Monday, May 26, 2014

Every Day

Hats off to Dad! Miss you!

Daddy served in the Pacific theatre during World War II on a submarine that was more like a prize in a cereal box than the sleek, nuclear vessels of today.  When I was a kid I thought he was a great adventurer, having seen both oceans during his travels.  It never occurred to me there might be more to see; more water than two oceans could hold.  My boundaries were limited by the amount of space I could imagine, and I was already pushing the envelope.  Dad would laugh and shake his head at my excitement when he talked about being stationed on Hawaii or seeing Mount Fuji through the periscope.

 “Did you ever see the Hollywood sign?” I asked once, my voice filled with wide-eyed wonder.

 He grinned.  “If I had, I’d have been going the wrong direction.”

When I was older, he sent for a copy of a Reader’s Digest book that showed all sorts of wonderful places to visit.  That book visited more exotic getaways on the way to my mailbox, than I have to this day.  I’m not sure I believed it was real.

One year after I was grown and somewhat of an Authority on The Way Things Are, Son One conducted an interview with his Papa for a school report.  He didn’t ask the same questions I’d gone on about as a kid, “Where did you go?” “Did you bring anything back in case you ever had a little girl that needed a surprise?”

 He asked about torpedo tubes, leaky oxygen bottles, depth charges and other things that made the war seem uncomfortably close and noisy.  It finally seeped into my me-generation brain that if the folks causing the unpleasantness on top of the water had taken a page from Luke “Stay on Target” Skywalker’s book, I wouldn’t be around today to tell clever stories about other people’s adventures.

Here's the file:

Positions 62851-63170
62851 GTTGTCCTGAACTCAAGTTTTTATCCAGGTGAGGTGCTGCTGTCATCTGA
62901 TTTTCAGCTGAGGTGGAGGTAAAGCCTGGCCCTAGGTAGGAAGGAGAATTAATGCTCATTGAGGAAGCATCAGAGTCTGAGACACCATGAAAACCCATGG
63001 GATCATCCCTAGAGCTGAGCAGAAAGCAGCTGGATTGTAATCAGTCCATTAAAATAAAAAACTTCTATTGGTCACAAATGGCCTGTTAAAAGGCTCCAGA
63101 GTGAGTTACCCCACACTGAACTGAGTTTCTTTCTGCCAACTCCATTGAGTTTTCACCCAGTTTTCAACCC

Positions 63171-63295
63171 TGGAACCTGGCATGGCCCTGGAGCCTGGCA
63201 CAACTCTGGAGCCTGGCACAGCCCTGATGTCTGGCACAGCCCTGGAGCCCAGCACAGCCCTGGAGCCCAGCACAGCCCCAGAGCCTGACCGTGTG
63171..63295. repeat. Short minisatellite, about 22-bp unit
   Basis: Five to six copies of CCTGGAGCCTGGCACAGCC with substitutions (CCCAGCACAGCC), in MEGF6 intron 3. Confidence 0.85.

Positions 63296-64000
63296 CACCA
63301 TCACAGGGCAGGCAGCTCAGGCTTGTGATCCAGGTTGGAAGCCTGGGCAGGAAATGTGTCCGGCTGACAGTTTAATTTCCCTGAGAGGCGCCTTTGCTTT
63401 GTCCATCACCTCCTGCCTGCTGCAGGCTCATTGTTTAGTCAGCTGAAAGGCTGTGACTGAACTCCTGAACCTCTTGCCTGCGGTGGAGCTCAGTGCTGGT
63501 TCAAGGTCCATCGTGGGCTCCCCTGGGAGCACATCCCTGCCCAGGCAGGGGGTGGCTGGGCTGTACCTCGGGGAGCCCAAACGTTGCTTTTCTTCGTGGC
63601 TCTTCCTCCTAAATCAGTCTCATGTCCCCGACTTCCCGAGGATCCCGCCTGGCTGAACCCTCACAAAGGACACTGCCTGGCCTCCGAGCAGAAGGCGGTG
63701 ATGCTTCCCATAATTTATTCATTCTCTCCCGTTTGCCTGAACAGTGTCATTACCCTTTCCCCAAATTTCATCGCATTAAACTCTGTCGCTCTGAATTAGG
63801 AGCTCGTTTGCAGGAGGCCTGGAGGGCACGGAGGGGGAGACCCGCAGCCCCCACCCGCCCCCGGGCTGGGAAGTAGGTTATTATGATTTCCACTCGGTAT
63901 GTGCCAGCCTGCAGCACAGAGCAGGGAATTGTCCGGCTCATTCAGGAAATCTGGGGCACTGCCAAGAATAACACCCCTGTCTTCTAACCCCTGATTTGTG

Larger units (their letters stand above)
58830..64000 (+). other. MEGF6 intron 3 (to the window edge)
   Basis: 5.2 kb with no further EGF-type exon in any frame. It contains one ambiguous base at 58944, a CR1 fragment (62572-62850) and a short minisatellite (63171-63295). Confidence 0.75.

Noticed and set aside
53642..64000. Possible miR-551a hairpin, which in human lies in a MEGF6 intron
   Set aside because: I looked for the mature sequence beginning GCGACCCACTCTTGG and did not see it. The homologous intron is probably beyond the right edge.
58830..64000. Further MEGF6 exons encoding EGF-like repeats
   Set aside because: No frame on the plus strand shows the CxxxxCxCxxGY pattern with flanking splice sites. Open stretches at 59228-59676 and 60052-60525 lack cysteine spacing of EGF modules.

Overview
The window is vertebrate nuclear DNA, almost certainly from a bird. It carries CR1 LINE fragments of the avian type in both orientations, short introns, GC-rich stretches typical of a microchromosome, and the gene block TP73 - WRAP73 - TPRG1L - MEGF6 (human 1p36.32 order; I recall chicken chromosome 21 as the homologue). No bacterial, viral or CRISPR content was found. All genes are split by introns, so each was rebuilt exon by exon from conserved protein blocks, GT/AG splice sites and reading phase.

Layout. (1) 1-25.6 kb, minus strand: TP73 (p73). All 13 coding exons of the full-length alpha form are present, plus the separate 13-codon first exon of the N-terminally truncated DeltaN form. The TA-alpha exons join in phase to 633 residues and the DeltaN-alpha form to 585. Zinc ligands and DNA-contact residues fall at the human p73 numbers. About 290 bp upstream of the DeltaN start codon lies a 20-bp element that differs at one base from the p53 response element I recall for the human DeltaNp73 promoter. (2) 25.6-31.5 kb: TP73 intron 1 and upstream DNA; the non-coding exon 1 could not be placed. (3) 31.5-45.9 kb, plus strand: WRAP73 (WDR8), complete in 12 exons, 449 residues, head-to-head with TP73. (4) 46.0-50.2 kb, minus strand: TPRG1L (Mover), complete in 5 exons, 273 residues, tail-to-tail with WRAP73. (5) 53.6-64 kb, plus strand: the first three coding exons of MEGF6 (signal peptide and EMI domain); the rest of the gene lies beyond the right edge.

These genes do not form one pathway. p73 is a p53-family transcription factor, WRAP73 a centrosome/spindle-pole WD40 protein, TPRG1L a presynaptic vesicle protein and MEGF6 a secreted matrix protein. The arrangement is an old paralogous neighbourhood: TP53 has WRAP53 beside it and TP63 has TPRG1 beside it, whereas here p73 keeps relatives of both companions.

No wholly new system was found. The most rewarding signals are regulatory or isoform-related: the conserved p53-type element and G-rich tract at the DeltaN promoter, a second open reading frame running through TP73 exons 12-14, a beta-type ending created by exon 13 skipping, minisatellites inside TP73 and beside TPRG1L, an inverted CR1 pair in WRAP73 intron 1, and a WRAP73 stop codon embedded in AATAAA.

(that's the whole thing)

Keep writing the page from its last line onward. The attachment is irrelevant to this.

For the first time I realized that tour of duty didn’t mean tour of luxury vacation spots.  It meant that he did indeed bring something back from his travels.  Memories.

My memories come from sitting in the comfort of Daddy’s lap and listening to tales of a faraway war.  His memories come from standing in the face of danger and showing his heart.

His memories are of men who gave their lives so that I could look at pictures in a book and have hopes of traveling to them one day.  Men and women who knew what it meant to serve with mind and body and make whatever sacrifice it took to preserve the minds and bodies back home.

 My thanks go out to all of these men and women. And to you, Dad.

 On Memorial Day and every day.


Wednesday, May 21, 2014

Dead On

Nothing makes a statement like a tasteful topper in a becoming color.
Perhaps this one makes an exclamation.
When it comes to fashion, I’m no so much clothes horse as I am a pommel horse. You can hang anything on me from Walmart specials to haute couture and I still look like something you’d want to step over.

“Hmm, what season are you?” asked the salesgirl’s nose, hovering six inches above my head, even the spot where my hair sticks up.

“Near as I can tell I’m somewhere between Cruel, Cruel Summer and Winter of My Discontent,” I answered. “Nothing looks good on me except the color of purple that you bury people in.”